The Archives holds a wealth of fascinating institutional, personal archives and rare prints, dating from the 17th Century to the present day. The collections document the rich history of the College, and provide vital evidence for research in the arts, humanities and social science.
Queen Mary Player’s production of Macbeth, 1992-1993.

2016 marks the 400th anniversary of poet, playwright and actor William Shakespeare’s death (baptised 26 April 1564, died 23 April 1616). His works have captured hearts globally, with his plays translated into over 100 languages. To mark the anniversary, commemorative events are taking place across London and the UK during 2016, including exhibitions, screenings, performances, conferences, talks and new publications.

Belgian refugee family acquainted with the Lyttelton family, c.1914-1918.

QMUL alongside UCL are hosting the conference Beyond Flanders Fields: The Great War in Belgium and the Netherlands from Saturday 4th June - Sunday 5th June. This conference explores the First World War in Belgium and the Netherlands and papers will be presented including Belgian refugees in Britain during the First World War.

Francis Octavius Grenfell, c.1914

The catalogue of the Grenfell family archives (1800s-1962) is now available here. These family papers contain the correspondence of Hilda Grenfell (1886-1972), a daughter of the Lyttelton family, and her husband Lieutenant Colonel Arthur Grenfell (1873-1958) with family members and friends.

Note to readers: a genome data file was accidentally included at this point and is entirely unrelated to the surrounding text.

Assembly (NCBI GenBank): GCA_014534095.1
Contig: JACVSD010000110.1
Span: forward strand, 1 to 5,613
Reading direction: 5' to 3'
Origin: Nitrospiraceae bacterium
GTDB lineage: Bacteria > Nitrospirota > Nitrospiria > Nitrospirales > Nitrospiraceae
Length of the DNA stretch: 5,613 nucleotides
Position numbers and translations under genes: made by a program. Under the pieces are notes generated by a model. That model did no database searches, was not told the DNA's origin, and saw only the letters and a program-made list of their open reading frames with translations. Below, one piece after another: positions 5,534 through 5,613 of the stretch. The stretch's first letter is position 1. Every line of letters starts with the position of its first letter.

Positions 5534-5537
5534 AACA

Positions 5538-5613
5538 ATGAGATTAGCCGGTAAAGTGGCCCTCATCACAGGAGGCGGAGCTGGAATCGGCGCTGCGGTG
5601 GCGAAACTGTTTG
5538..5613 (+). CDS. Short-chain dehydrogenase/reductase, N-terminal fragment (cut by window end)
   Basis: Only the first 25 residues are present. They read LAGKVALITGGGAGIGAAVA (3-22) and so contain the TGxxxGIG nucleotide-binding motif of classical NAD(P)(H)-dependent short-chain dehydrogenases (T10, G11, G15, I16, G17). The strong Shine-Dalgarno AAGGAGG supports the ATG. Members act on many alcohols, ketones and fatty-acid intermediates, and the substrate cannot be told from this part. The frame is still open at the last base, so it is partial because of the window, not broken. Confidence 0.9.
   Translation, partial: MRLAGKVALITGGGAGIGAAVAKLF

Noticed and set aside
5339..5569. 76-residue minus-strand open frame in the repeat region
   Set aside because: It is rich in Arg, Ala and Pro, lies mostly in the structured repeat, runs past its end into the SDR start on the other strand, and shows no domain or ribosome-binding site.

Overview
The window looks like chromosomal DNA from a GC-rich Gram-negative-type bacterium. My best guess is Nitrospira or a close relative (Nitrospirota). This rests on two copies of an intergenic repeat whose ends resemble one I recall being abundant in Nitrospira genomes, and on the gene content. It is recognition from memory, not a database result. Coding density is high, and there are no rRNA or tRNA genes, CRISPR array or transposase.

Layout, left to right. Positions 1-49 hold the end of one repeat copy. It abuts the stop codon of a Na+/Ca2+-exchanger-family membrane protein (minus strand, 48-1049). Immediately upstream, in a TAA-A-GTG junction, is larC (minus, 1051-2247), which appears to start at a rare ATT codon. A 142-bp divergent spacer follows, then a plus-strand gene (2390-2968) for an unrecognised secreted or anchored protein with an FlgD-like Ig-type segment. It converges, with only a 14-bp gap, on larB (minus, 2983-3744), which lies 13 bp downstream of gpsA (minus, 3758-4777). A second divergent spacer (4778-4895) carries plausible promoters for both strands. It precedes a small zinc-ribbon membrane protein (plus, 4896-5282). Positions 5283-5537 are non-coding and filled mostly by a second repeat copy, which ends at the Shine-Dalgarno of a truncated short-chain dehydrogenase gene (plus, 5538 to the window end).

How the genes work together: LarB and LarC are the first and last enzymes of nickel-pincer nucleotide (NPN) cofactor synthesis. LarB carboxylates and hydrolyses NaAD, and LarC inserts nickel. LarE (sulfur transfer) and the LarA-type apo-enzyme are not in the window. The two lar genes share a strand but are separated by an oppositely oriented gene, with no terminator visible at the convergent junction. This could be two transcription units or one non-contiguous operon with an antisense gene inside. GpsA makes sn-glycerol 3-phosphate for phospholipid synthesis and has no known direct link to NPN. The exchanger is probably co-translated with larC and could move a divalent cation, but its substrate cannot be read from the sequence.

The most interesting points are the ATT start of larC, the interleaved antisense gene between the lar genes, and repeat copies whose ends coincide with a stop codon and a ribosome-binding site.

Photograph of women protesting, published in Cub magazine

In October 1974 Lyn Millington-Wallace, a second year economics student, proposed starting a women’s group at the college to campaign against sexism, and invited interested students to get in touch. A women’s group was founded in January 1975 ­­– the same year the British Government passed The Sex Discrimination Act, to protect men and women from discrimination on the grounds of sex or marital status, and during what was designated ‘International Women’s Year’ by the UN.

Lucy Masterman (nee Lyttelton), c.1908.

Blog number three in our Women’s History Month series looks at Lucy Masterman (1884-1977), a poet and Liberal Party politician.

Women today make up almost a quarter of the House of Commons and a fifth of the House of Lords but a century ago there were no female politicians in the houses of parliament at all. It was in 1919 that the first woman, Nancy Astor, took her seat in the House of Commons but would take until 1958 for a woman to be appointed to the House of Lords.